In my case, we are meeting in my back yard around a fire pit. Last night we cooked foil pack dinners. Our meetings are currently very laid back to support staying apart.
The troop is formulating plans for what the next school year’s program will look like as well. Right now I am more concerned with our troop striving for BSA Aims and Objectives over “looking like a scout program.” I would rather fail at teaching a scout to camp then fail to teach a scout how to live.
We happen to be fortunate enough that we can get all of our scouts into their own tents if those who own their own bring them. We haven’t gotten as far as when we will be able to make use of them yet. My guess is that the campout will be close and scouts will meet us at the campground. But that is a guess. Parents may decide riding in a car is a risk they are ok with.
Yeah, we’re still restricted by the “no gatherings” policy in our state/county.
It’s hard to explain to folks (particularly youth) that you can’t go on a hike outside with a patrol-sized group of kids (plus two adult leaders), but it’s permitted to go sit in a movie theater with folks you may or may not know, as long as you don’t sit together, wear a face covering, and the theater complies with various occupancy and cleaning regulations/limitations. Similarly, some summer camps and day care settings are restarting, but others can’t go forward (e.g. traditional summer camp in our council) because the youth/adults would be commingled in a way that doesn’t comply with the state/county health orders.
As an engineer, I get that there are almost guaranteed to be apparently “stupid” results of any hard-and-fast rules. At the same time, I feel like some of the rule-making outcomes here are mind numbing beyond the usual level.
I thrive on these opportunities with my scouts. I am very open with my scouts that I them to learn to think critically. And these are perfect chances to discuss critical thinking. The challenge is when they inevitably bring up politics to which I sidestep quickly. I tell them it is not my intent to teach them what to think as much as how.
There’s merit to that position, and I am a big proponent of “how to think, not what to think”. It’s still hard to explain that “ease of enforcement” has trumped “rational approach” in many cases, especially when the decision-making process is sufficiently opaque that it’s hard to be sure that there isn’t additional information out there that differentiates the situations.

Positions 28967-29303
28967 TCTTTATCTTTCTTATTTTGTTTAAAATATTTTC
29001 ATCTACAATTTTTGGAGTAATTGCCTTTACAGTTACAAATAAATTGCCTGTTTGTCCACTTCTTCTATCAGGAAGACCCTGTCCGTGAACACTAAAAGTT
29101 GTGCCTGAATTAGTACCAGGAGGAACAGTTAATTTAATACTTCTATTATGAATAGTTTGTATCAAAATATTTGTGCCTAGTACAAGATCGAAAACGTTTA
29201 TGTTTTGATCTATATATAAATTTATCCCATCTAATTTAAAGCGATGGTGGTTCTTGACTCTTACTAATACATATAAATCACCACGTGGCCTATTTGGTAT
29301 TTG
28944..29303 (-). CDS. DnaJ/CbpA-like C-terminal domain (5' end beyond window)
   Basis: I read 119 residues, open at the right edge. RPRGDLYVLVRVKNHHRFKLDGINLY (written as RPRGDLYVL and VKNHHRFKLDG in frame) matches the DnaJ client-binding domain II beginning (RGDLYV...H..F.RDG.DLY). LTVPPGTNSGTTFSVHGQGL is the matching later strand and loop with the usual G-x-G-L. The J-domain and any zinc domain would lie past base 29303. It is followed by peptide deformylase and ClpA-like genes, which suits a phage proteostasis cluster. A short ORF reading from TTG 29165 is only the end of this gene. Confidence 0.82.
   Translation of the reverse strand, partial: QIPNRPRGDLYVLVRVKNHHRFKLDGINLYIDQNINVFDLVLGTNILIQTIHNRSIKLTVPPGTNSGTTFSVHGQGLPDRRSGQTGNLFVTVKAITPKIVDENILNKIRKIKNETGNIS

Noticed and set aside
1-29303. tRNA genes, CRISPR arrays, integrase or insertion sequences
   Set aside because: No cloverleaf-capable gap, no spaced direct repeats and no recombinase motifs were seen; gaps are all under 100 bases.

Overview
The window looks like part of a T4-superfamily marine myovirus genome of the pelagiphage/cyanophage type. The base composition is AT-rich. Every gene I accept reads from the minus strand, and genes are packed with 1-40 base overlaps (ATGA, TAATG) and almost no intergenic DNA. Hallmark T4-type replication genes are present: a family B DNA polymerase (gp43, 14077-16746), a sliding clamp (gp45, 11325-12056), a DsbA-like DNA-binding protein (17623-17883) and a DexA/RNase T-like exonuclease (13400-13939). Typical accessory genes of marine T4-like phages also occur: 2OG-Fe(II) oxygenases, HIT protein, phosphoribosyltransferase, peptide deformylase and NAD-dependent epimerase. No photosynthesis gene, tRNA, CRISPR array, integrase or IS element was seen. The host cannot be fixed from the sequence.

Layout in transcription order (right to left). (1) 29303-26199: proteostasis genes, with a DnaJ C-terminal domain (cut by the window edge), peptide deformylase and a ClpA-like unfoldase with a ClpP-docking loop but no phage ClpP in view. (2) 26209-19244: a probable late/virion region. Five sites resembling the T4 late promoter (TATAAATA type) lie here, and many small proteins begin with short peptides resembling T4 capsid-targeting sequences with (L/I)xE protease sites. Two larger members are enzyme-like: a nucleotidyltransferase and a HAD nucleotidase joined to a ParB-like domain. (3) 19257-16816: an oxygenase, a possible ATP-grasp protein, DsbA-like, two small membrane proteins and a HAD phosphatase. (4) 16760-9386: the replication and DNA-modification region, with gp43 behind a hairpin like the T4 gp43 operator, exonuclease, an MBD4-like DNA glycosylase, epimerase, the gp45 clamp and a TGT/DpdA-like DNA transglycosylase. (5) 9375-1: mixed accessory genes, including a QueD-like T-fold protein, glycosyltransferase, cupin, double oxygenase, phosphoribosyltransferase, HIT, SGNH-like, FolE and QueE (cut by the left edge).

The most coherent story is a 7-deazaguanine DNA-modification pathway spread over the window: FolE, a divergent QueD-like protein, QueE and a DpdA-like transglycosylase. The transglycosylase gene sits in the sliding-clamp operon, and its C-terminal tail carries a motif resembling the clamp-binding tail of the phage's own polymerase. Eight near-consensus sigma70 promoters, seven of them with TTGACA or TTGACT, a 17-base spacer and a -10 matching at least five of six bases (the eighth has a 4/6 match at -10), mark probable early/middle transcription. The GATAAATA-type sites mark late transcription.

It is possible, but I think we the people have “earned” what we got so to speak. When you always look for someone to save you from everything there are consequences.
I want my scouts to leave open that they don’t know the whole story. But the are right that the whole story should be open for examination. And what I have found doesn’t look great. Most of what we know about spread is based on research over 100 years old. In all the other advances nobody has bothered to take a deeper look at viral spread.
Further, it seems that leading virologists don’t know even mention in passing some studies that have been done recently.
This is what Aloha Council from Hawaii is doing: https://www.scoutinghawaii.org/news.
Our troop is currently contacting our charter organization and the school that the troop meets at to ask if it is okay to resume in-person troop meetings and activities again. The troop plans to implement face masks, social distancing and other guidelines from the CDC and local government.
At the moment, we are still having activities online.
A Note on this for Troops - no matter where you are located - it is a great time to start Public Health MB - Scouts will get alot out of it now
Please check with your local health authorities for details on requirements. Please also check out this document to help you figure out how to get back to Scouting.
BSA COVID-19 Website
Restart Scouting checklist:
Thanks for sharing this checklist, @BenjaminWard. I hadn’t seen it before.
Your Welcome, I am here to make your job easier.